Interview with Marc Essertel
In charge of composite tooling for Lagoon.

We asked Marc Essertel, responsible for supervising the design, construction and approval of composite tooling for Lagoon, to explain this major new step: the manufacture of the moulds for the SEVENTY 7.
The completion of manufacture of the preform and its approval in terms of geometry and finish triggers the manufacture of the mould. It is a case of moulding on this preform, which is the exact shape of the future hull or deck, an impression that will become the production mould for the composite components.
Everything begins with meticulous waxing of the preform, then comes the application of an extra-hard gelcoat. This gelcoat is covered with successive layers of laminar composite, alternated with fiberglass, impregnated with resins specially formulated for mould manufacture, until a wall thickness in the order of thirty millimetres has been attained. The mould will thus be able to withstand the mechanical and thermal stresses generated by the production of large components.
Once this "skin" has been completed, a tubular steel structure is attached to stiffen the entire item and enable its use (installation of safety equipment and access for workers). So the manufacture of composite components can begin.

The role of the mould in the manufacture of composite parts
It is basically the combination of resin and fibreglass fabric: these two types of material, when processed, are liquid and adhesive in the case of the resins, flexible and drapable in the case of the fabric. At this stage of production, they have no mechanical strength such as plywood or aluminium sheet might have. They must therefore be applied and supported on a substrate that will give them their shape, until the hardness of the material enables the release of the component from the mould and ensures its dimensional stability.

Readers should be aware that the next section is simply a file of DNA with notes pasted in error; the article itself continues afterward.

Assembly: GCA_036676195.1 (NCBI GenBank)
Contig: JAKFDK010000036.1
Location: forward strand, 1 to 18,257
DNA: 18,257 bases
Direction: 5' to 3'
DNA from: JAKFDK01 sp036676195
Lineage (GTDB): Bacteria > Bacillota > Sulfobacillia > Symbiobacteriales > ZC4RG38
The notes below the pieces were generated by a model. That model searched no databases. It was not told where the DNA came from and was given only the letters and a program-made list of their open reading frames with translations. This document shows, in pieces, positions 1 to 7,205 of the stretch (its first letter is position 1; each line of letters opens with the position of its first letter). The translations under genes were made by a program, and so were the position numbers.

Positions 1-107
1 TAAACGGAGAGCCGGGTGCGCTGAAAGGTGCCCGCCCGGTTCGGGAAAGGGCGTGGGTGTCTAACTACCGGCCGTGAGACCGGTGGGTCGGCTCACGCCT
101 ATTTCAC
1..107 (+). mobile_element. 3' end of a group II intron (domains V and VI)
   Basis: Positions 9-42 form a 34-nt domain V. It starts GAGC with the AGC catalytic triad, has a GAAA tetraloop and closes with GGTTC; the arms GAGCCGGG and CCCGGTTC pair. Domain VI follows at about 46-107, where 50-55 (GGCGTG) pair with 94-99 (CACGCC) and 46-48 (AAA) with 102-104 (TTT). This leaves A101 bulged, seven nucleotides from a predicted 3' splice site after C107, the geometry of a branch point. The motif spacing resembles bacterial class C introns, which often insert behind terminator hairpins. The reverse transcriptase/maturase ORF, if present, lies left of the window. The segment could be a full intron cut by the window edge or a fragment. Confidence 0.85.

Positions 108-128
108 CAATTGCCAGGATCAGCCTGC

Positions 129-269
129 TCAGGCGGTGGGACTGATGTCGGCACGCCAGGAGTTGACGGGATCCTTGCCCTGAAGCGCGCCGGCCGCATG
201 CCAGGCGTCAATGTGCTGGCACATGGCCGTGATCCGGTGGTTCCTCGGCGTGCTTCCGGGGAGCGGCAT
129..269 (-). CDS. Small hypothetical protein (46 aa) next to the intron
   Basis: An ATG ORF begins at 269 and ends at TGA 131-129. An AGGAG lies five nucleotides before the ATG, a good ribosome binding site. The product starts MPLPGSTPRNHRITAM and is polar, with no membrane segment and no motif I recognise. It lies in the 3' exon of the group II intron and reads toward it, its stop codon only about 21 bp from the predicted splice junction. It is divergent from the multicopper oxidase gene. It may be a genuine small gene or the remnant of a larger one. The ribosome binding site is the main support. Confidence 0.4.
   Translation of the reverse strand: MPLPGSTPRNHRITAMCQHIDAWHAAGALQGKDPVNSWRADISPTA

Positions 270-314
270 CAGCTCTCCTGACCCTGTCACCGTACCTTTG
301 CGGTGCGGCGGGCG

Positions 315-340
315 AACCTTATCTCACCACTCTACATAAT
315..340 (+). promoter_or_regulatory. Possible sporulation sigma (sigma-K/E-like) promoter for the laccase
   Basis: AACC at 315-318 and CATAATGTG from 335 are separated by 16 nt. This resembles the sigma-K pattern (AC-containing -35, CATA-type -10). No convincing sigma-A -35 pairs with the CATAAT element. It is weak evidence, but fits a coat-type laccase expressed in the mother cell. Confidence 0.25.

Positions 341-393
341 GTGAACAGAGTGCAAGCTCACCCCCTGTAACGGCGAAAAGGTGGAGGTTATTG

There is nothing better than moulds to perform this function. The moulds will ensure that all components produced will have perfectly accurate geometries and technical and mechanical characteristics in accordance with the design office specification.
It is this reliability in terms of form and strength that ensures that each boat is assembled precisely, by means of a proven and repeatable process.

Key figures for the SEVENTY 7 hull mould
- more than 23 metres long
- 11 metres wide
- approximately 5 metres high
- surface area 600 m²
- total weight 28 tonnes!

Add to this a deck mould, a coachroof mould, a hardtop mould and some sixty moulds for the manufacture of all the composite components used in the construction of this complex and magnificent superyacht.
So these are vital tools for our production teams.
Now all we have to do is mould all the parts for this giant!

Marc Essertel
In charge of supervising the design and construction and approval of composite tooling for Lagoon.
Once our design office has approved the form of a component to be manufactured, my role, in conjunction with the methods team and the project manager, is to design the forms and determine the constructional principles of a mould enabling production of the required component, using the expected moulding technique and with the aim of optimising production.
When the moulds arrive in our workshops, I assist the project manager in performing the final acceptance of the tooling and authorising its use.
In addition to supervising the production of new moulds, my assignment is to develop, maintain and replace Lagoon’s mould inventory.